Cadaveric Donor (deceased donor) Liver Transplant in india
When is a Liver Transplant needed?
Liver transplantation is considered when the liver no longer functions adequately (liver failure). A potential cause of liver failure is a sudden (acute) failure from infection or complications from certain medications.
Long-term liver failure is more common and can be a result of the following conditions:
- Chronic hepatitis
- Primary biliary cirrhosis– a rare condition in which the immune system inappropriately attacks and destroys the bile ducts, causing liver failure.
- Sclerosing cholangitis– scarring and narrowing of the bile ducts inside and outside of the liver. This results in backup of bile in the liver and liver failure.
- Biliary atresia– malformation of the bile ducts. (This is a common reason for transplant in children.)
- Wilson’s disease– a rare inherited disease with abnormal deposition of copper throughout the body, including the liver, causing it to fail.
- Hemochromatosis (iron overload disease)– a common inherited disease in which the body is overwhelmed with iron.
- Amyloidosis– the liver has abnormal deposits of an abnormal protein called amyloid that disrupts normal liver function.
- Liver cancer
How are candidates for liver transplant determined?
Evaluations by specialists from a variety of fields are needed to determine if transplantation is appropriate. The evaluation includes a review of your medical/surgical/psycho-social history and a variety of tests. Many health care facilities offer an interdisciplinary approach to evaluate and select candidates for liver transplantation.
This interdisciplinary health care team may include the following professionals:
- Liver specialist (hepatologist)
- Transplant surgeons
- Transplant coordinator, usually a registered nurse who specializes in the care of liver transplant patients. This person will be your primary contact with the transplant team.
- Social worker to discuss your support network of family and friends, employment history, and financial needs
- Psychiatrist to help you deal with issues, such as anxiety and depression, which may accompany the liver transplantation
- Anesthesiologist to discuss potential anesthesia risks
- Chemical dependency specialist to aid those with history of alcohol or drug abuse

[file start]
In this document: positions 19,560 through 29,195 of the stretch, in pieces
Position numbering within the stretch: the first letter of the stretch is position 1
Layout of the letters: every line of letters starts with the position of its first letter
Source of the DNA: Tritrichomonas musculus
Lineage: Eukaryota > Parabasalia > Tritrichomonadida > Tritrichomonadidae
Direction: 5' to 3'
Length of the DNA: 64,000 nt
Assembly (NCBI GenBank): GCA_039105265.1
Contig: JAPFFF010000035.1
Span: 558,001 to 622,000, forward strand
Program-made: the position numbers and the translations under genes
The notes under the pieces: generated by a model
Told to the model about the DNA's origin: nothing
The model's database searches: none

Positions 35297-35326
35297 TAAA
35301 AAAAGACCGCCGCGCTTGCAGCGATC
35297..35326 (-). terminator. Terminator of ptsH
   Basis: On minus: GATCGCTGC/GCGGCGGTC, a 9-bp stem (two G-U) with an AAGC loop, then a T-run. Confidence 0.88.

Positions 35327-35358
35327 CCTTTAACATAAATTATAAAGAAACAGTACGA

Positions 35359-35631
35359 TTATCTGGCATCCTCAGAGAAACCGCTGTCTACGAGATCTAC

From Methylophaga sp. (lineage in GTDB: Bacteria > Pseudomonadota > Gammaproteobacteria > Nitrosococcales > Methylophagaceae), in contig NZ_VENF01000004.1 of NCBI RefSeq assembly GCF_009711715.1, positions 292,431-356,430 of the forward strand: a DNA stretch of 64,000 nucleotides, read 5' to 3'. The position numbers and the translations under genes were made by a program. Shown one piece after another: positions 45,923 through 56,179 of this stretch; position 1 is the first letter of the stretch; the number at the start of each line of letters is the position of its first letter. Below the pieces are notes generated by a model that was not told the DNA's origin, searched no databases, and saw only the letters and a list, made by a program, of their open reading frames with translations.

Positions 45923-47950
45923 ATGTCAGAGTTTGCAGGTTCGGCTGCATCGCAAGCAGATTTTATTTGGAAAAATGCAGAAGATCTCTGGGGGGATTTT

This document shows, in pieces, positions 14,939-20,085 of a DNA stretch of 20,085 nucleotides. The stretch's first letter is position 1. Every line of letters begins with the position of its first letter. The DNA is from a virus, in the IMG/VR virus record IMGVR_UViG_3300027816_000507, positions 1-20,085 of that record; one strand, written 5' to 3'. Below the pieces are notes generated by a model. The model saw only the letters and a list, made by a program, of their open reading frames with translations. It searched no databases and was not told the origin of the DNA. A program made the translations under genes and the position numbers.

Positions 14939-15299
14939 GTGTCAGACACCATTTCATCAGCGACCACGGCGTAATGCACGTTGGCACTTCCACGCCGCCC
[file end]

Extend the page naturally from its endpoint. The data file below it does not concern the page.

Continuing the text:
- Financial counselor to act as a liaison between a patient and his or her insurance companies.
Which tests are required before getting a liver transplant?
You will need to bring all of your previous medical records, X-rays, liver biopsy slides, operative reports and a record of medications to your pre-evaluation. To complement and to update previous tests, some or all of the following diagnostic studies are generally performed during your evaluation. If specific problems are identified, additional tests may be ordered.
- Computed tomography, which uses X-rays and a computer to generate pictures of the liver, showing its size and shape
- Doppler ultrasound to determine if the blood vessels to and from your liver are open
- Echocardiogram and stress testing to help evaluate your heart
- Pulmonary function studies to determine your lungs’ ability to exchange oxygen and carbon dioxide
- Blood tests to determine blood type, clotting ability, and biochemical status of blood, and to gauge liver function. Serology screening is also included.
Preparing for Surgery in India
The Operation in india
The transplant involves a major operation to remove the diseased liver and replace it with a normal donor liver placed in its usual position in the right upper abdomen. While this may sound relatively easy, the surgery is very demanding and can take between six and eighteen hours to complete. At least three surgeons, two anaesthetists, and half a dozen nurses are needed during the operation. The diseased liver must be disconnected from four major blood vessels and the tube that carries bile from the liver to the intestines, known as the bile duct, has to be disconnected from the bowel. The new liver is then put in place, and the major blood vessels and bile duct reattached to complete the operation.
After the operation in india
After the operation you will be taken to the intensive care unit and connected to a respirator (breathing machine). If all goes well, the respirator can gradually be phased out over 24-48 hours, although it is not unusual to require the respirator for longer periods of time.
After three to ten days in intensive care, you will probably spend another two to four weeks convalescing in the transplant unit before being allowed to go home. It is important that you try to get up and about as soon possible so that blood circulatory problems can be avoided.
Since the donor liver is foreign to the body, the body mounts an immune response to reject it. This is prevented by certain medicines referred to as immunosuppressive drugs.